A number of people were excited to hear that Salesforce.org grants 10 free licenses. However, a couple of people noticed that if you need a higher number of licenses, than they become quite expensive. I should mention that Salesforce licenses are heavily discounted for non-profit organisations. But them being not entirely free means that resources are actually invested into the product development.

Network and Learn

But Fundraising days are not just about representatives from non-profit organisations talking to the exhibitors who offer various solutions and services. Fundraising days are also about learning and networking. There was a number of sessions and seminars that attendees could attend. Each seminar was dedicated to a specific area or functionality.

fr-tage-1For example, a Purple Vision speaker Klemens Karkow was talking about fundraising for small and medium clubs and associations.

Some other speakers were sharing their knowledge on how to build a successful partnership with corporate sponsors, how to better understand donors, how to work with major donors and how to benefit from social media and e-mail marketing. Each seminar provided not just a lot of content but also gave attendees an opportunity to ask their questions and get answers from the experts.

I have also attended one of the seminars. You can never know everything and I decided to use this opportunity to improve my industry knowledge. I attended a session on Practical Tips or How to Make Friends from Enemies.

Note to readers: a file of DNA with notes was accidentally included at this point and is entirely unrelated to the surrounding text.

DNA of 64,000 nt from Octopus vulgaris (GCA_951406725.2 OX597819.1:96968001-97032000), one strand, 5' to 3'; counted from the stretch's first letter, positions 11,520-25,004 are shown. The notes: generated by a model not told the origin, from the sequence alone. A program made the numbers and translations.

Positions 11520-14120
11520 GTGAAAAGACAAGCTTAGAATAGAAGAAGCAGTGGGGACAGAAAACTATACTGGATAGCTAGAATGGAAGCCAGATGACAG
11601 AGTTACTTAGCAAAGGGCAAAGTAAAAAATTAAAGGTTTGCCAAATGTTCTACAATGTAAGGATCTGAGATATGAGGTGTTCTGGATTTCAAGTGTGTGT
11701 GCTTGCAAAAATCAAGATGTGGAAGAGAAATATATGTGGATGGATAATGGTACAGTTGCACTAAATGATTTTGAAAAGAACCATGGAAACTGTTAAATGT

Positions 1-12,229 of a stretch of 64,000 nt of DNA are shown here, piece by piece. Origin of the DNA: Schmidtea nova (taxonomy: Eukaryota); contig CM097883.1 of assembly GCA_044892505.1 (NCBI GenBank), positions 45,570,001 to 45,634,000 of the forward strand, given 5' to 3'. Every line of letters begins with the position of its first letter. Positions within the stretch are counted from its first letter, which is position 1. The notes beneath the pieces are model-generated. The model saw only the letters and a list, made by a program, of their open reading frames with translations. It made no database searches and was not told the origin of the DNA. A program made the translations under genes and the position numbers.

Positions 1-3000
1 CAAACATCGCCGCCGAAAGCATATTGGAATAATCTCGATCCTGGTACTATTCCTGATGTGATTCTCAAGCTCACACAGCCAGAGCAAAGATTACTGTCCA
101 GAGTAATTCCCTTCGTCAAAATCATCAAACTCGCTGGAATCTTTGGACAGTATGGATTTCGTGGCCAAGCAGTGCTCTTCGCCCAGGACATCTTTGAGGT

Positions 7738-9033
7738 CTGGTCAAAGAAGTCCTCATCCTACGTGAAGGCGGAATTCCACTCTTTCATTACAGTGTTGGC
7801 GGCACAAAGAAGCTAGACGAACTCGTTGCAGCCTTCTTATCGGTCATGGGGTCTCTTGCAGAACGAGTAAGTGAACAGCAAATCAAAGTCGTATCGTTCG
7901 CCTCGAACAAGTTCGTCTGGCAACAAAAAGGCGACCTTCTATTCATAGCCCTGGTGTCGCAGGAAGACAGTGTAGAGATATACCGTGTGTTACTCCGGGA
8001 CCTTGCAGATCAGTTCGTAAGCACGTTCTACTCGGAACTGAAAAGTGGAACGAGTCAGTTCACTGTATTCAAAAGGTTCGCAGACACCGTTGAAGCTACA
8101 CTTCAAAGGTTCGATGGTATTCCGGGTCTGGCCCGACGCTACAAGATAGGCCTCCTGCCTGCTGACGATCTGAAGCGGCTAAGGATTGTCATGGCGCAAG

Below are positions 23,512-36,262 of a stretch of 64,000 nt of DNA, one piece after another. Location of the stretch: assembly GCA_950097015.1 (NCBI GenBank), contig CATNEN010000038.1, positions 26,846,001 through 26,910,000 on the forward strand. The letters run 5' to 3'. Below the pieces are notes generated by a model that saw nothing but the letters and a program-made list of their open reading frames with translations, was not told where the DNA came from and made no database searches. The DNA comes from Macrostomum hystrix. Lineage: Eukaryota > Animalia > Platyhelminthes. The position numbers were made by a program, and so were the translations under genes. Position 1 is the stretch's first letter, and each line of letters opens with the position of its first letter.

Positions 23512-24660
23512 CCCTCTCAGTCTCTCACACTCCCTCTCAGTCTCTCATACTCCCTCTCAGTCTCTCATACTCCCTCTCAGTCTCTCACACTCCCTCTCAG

It was very interesting to hear all the tips, related to organisation and contact donor journey communication. There were, however, a couple of aspects that made me think on how to bring together time proven best practices and the tendency of donors becoming more and more digital. One of the things mentioned by the presenter was that a research showed that if you send donors handwritten Thanks You letters within 7 days after the first donation, a chance to receive the next donation within 12 months is 16% higher than if you thanks them by email or print a letter and send it per post. I agree that for certain groups of donors, this will be the right approach. But if an organisation wants to attract younger donors, it should also consider other ways. And that’s were a marketing journey with 1:1 communication comes into play.

See you next time! 

I found Fundraising Days to be a great experience for non-profit organisations that could learn best practices, talk about consultancy and technical solutions to exhibitors and discuss their problems and successes with other non-profits.

2016-09-08-dresden-fundraising-tage-2At the same time it was a fantastic opportunity for Purple Vision and for me personally as it allowed us to get a better understanding of our current and future customers on the German market and learn about other solutions offered within it. As we are an independent consultancy, we should keep looking and investigating what tools are available in order to be able to offer our clients the best options.

See you at the next Fundraising Day!

 

 

Antonina is one of Purple Vision’s Lead Consultants for non-profit projects.  As well as being a Salesforce whizz, she also speaks Russian and German (hence being asked to help our German clients) and loves dancing.  She’ll be attending the next Fundraising Tag days in March. 

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Supercharged to help you succeed